A Mysterious Force is Acting on Saturn’s “Death Star” Moon

Tiny, cratered Mimas is wobbling way more than it should be, hinting that it might contain either an oddly shaped core or a subsurface ocean

The giant Herschel Crater gives Saturn’s moon Mimas an ominous look. (NASA/JPL-Caltech/Space Science Institute)

Yes, that is a small moon, and it’s harboring a secret. NASA observations reveal that Saturn’s miniature moon Mimas—famed for the large crater that makes it look like a Star Wars prop—is wobblier than expected. The mysterious motion indicates that the heavily pockmarked satellite might contain either an oddly shaped core or a subsurface ocean.

“When Mimas was first seen by a spacecraft, it was classified as a boring satellite due to its heavily cratered and geologically inactive surface. Hence it was suggested that the moon is cold and has no heating in it,” says Radwan Tajeddine, a research associate at Cornell University. But in a paper appearing today in Science, Tajeddine and his colleagues suggest that Mimas might not be so dull after all.

The team used images taken by NASA’s Cassini spacecraft to analyze the rotation of Mimas as it spins on its axis, as well as the moon’s orbit around Saturn. The team expected to see some rocking motion, because Mimas’s rotational and orbital periods influence one another. “The wobbling happens because the orbit of the moon is elliptic,” says Tajeddine. “So the moon is faster when close to the planet and slower when far from it.”

However, Cassini’s pictures revealed that the moon’s wobble was double what was expected. Conventional models of the moon, such as one that assumed the moon’s mass is evenly distributed on the inside, couldn’t explain the strong wobbling. So the team started investigating more exotic scenarios. 

At just 250 miles wide, tiny Mimas is dwarfed by the giant planet Saturn. (NASA/JPL/Space Science Institute)
Cassini’s false-color view of Herschel Crater shows terrain variations on the heavily cratered moon. (NASA/JPL/Space Science Institute)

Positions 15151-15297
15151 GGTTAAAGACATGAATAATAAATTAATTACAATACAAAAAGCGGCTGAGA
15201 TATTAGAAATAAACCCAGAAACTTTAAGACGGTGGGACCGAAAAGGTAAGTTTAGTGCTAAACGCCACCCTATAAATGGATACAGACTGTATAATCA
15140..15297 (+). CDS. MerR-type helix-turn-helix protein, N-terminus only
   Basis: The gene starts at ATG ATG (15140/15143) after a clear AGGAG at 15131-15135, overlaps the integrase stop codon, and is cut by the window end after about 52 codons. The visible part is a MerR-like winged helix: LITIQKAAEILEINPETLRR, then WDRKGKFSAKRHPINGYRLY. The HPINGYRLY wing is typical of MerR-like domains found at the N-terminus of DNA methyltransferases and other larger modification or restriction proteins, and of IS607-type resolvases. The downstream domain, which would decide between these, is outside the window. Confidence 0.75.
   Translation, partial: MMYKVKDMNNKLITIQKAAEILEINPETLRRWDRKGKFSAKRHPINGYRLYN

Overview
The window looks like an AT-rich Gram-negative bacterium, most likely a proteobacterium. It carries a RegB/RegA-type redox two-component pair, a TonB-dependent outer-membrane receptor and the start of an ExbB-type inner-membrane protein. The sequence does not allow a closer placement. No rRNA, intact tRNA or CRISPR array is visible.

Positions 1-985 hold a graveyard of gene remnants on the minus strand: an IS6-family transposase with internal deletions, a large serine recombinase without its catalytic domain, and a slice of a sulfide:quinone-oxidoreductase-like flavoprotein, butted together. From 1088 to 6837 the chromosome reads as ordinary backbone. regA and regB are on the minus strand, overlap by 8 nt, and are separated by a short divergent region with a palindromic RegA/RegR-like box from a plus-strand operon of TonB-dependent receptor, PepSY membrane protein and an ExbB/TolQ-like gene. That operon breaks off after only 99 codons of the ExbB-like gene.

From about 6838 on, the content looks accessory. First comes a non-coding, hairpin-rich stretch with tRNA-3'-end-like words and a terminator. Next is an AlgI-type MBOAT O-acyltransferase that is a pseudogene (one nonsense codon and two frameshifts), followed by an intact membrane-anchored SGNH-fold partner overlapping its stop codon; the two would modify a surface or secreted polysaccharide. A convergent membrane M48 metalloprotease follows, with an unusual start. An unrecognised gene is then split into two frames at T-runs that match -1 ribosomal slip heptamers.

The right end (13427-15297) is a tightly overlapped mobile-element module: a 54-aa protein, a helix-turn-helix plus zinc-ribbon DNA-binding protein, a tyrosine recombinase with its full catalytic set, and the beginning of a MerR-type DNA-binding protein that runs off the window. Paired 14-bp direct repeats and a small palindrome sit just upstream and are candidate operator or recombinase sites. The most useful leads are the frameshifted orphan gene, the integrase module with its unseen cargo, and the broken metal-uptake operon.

Tiny Mimas seems to float past Saturn’s F ring, a faint outer band in the giant planet’s signature ring system. (NASA/JPL/Space Science Institute)

In the end, only two possibilities seemed to fit the data. Mimas might have an elongated, rugby ball-shaped core, which would throw off its center of gravity as it orbits. Or a global ocean lurks deep beneath the moon’s crust, and its sloshing is creating the extra wobbliness. Further observations by Cassini could prove which scenario is correct. If there is a bizarrely shaped core, its weird gravitational pull will also affect the spacecraft’s trajectory, says Tajeddine. “But if no significant anomaly is detected, then the ocean is the correct hypothesis.”

Either way, the answer should be enlightening, he added. If it turns out Mimas has an oblong core, then it could provide clues about the moon’s origin. According to one theory, the moon might have been born within Saturn’s rings. Slow agglomeration of rocky chunks created an elongated object, which then became covered in ice. As the moon migrated out of the rings, the icy shell could have relaxed into a nearly spherical shape while the core retained its oblong shape.

Alternatively, if it turns out that a sea lurks beneath Mimas, that would suggest the moon is hiding a previously unsuspected heat source. “Mimas’s geologically inactive surface does not suggest any heating inside this moon, but the moon’s eccentricity could be the answer,” says Tajeddine.

Eccentricity refers to the fact that the moon’s orbit is elliptical. Because of that non-circular path, Mimas might be heated by the push and pull of mighty Saturn’s gravity as it moves closer and further from the planet. This so-called tidal heat is thought to be the same mechanism that allows Jupiter’s moon Europa to have a vast liquid ocean under its icy crust. “This phenomenon will create friction inside the moon, which will induce heating that will melt the ice and form an ocean,” Tajeddine speculates.


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